Saturday, December 04, 2010

Crimes Wee and Huge

Rather than expand on what Chuck Turner and others said at his expulsion meeting this week, I'd muse on race and class and power.

Masochists' Pointers (for those who haven't had enough): My recaps are here and here. Plus, Chris Lovett has a meaty post on Turner's comparing himself to former Alderman/Mayor/Gov. James Michael Curley. At Commonwealth Magazine, Michael Jonas frets eloquently on what this will mean to the two young Councilors who testified so powerfully before voting for Turner's removal.

I would like to be able to point you to The Bulletin's editorial this week, If you're black, you're fast tracked. Those are still in the freebie racks on the street and at the exits of supermarkets. The staff over there seems to harbor some fantasy that they'll make lots of money making people pay for a subscription to read the wan little tabloid online. I don't think so.

Regardless, that piece explores the belief of many Turner observers and supporters — he became an FBI sting target because he was black. Now Turner also states strongly that he is such a powerful advocate for the rights of the poor that he had to go down. That's a lot harder set of dots to connect.

First, we have to note that the other black pol in the sting, ex-state Sen. Dianne Wilkerson was a key catalyst here. With her long sordid previous record of financial sloppiness and illegality, she attracted the sting operation. Apparently she also told the FBI informant to pay off Turner as well to get a liquor license. With that attention, he became a target, one that U.S. Attorney Michael Sullivan seemed gleefully eager to aim for in the string.

The Bulletin notes that over the years, higher up white pols have done worse without facing prison, as seems certain for both Wilkerson and Turner. The editorial states fairly, "The point however is that crime and punishment are not always equal when it comes to the skin color of elected officials. The wheels of justice certainly seem to be moving faster now that a black man is standing in front of them."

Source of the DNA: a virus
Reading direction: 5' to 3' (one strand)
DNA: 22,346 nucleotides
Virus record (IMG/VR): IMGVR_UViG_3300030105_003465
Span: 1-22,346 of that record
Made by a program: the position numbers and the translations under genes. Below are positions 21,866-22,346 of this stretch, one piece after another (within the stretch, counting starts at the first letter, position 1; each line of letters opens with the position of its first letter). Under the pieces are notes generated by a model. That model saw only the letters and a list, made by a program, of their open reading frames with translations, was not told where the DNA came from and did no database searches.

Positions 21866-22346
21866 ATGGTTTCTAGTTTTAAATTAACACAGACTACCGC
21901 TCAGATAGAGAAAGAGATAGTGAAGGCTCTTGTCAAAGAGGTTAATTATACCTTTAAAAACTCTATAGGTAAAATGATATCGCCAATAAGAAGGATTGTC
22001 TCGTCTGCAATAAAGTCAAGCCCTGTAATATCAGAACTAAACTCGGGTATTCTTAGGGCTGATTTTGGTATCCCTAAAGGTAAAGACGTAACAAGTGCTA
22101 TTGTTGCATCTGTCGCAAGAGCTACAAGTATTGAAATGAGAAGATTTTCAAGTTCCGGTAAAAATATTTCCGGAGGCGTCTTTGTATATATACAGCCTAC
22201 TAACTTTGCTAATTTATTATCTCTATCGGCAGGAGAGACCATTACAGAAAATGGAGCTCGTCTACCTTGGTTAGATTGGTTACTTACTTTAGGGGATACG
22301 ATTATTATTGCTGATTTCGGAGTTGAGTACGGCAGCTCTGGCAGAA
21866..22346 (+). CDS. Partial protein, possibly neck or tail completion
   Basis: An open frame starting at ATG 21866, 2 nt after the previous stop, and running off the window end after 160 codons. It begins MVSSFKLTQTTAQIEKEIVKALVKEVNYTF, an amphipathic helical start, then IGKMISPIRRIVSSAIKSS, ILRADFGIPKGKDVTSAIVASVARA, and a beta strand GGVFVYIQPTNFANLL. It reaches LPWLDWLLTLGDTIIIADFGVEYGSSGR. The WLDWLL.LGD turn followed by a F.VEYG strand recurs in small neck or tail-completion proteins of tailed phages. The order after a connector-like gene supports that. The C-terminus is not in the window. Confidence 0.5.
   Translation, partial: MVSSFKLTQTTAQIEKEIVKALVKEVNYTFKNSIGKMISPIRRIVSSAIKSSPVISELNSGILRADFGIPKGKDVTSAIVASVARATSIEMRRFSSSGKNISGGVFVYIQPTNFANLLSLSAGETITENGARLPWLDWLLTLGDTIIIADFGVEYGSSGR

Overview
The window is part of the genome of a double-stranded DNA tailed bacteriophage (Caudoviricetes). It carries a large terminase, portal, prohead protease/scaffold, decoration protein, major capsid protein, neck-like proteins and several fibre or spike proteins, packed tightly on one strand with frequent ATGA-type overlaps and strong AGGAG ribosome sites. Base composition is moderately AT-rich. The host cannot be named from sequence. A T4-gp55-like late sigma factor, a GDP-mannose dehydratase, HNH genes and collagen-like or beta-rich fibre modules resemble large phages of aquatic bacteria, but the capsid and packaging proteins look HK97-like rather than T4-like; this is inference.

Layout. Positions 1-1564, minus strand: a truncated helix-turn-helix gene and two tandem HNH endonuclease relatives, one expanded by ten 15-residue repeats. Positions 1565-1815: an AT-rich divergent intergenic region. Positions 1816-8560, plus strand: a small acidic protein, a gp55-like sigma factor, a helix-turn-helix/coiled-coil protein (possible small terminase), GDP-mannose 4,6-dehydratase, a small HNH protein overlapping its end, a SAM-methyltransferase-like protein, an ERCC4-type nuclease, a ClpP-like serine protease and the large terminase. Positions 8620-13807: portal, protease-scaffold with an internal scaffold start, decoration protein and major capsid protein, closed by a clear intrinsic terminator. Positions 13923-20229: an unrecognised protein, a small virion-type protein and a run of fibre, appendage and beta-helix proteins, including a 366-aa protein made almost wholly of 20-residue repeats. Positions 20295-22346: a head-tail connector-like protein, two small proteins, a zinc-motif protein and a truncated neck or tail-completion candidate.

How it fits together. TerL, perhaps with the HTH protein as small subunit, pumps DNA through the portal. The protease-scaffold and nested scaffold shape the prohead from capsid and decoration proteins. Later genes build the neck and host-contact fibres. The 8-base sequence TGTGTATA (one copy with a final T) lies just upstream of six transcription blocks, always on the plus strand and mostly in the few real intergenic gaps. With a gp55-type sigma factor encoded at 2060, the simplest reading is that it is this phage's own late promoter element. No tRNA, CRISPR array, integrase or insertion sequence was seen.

Many point out that white pols do get caught. Maybe, but let's consider what has happened to crooks in just one MA office, Speaker of the House.
Speaker TermCrimesPenalty
John Thompson1958-64 resignedConspiracy; briberyDied before case resolved
Charles Flaherty1991-96 resignedTax evasion for business expenses and conflict of interest for vacation housing from lobbyistsGuilty plea; 2 years probation and $25,000 fine
Thomas Finneran1996-2004 resignedObstruction of justice in redistrictingGuilty plea in exchange for dropping perjury charges; 18 months probation and $25,000 fine
Salvatore DiMasi2004-09 resignedRigging state contracts to his benefitTo stand trial

Well, Turner is not exactly Jean Valjean stealing a loaf of bread for his starving family and getting prison time for it. Yet in contrast to the wealthy Speakers, he almost certainly will receive a highly disproportionate penalty for the magnitude of his corruption — $1,000 bribe and three counts of lying to the feds about it.

We just saw another black pol, Congressman Charlie Rangel get publicly scolded for many, many times worse at much higher amounts than Turner. Rangel's punishment was to stand in the well of the U.S. House and hear a list of his evil deeds. As my late mother might have exclaimed, "For crying out loud in a bucket!"

This clearly is class and power based. The influential say they're sorry and get probation and a fine.

That's not right. That's not moral. That's not the American ideal, at least not any populist version.

It brings to mind a trivial James Cagney movie of the late 1950s, Never Steal Anything Small. That was about a corrupt union official and played on a recurring theme. Supposedly the Greek proverb related to this is If you steal something small you are a petty thief, but if you steal millions you are a gentleman of society.

We really can't say that the disgraced Speakers were exalted after their crimes. However, none went to prison. Even the $25,000 fines to those rich guys likely caused as much hardship as a pro footballer paying for a nasty hit on another player.

Turner can be annoying and even obnoxious, but not because he's black. Given the same situation as the corrupt Speakers, he did not cut a plea deal nor show or even feign remorse. If that alone did not prevent him from getting just a fine and probation, his small bribe and low political status surely would.

It is difficult to believe in the justice of it all. At the very least, instead of thinking that Turner got hit too hard, how can we doubt that the big guys committing the big crimes got off too easy?

Tags: , , , , , ,

No comments: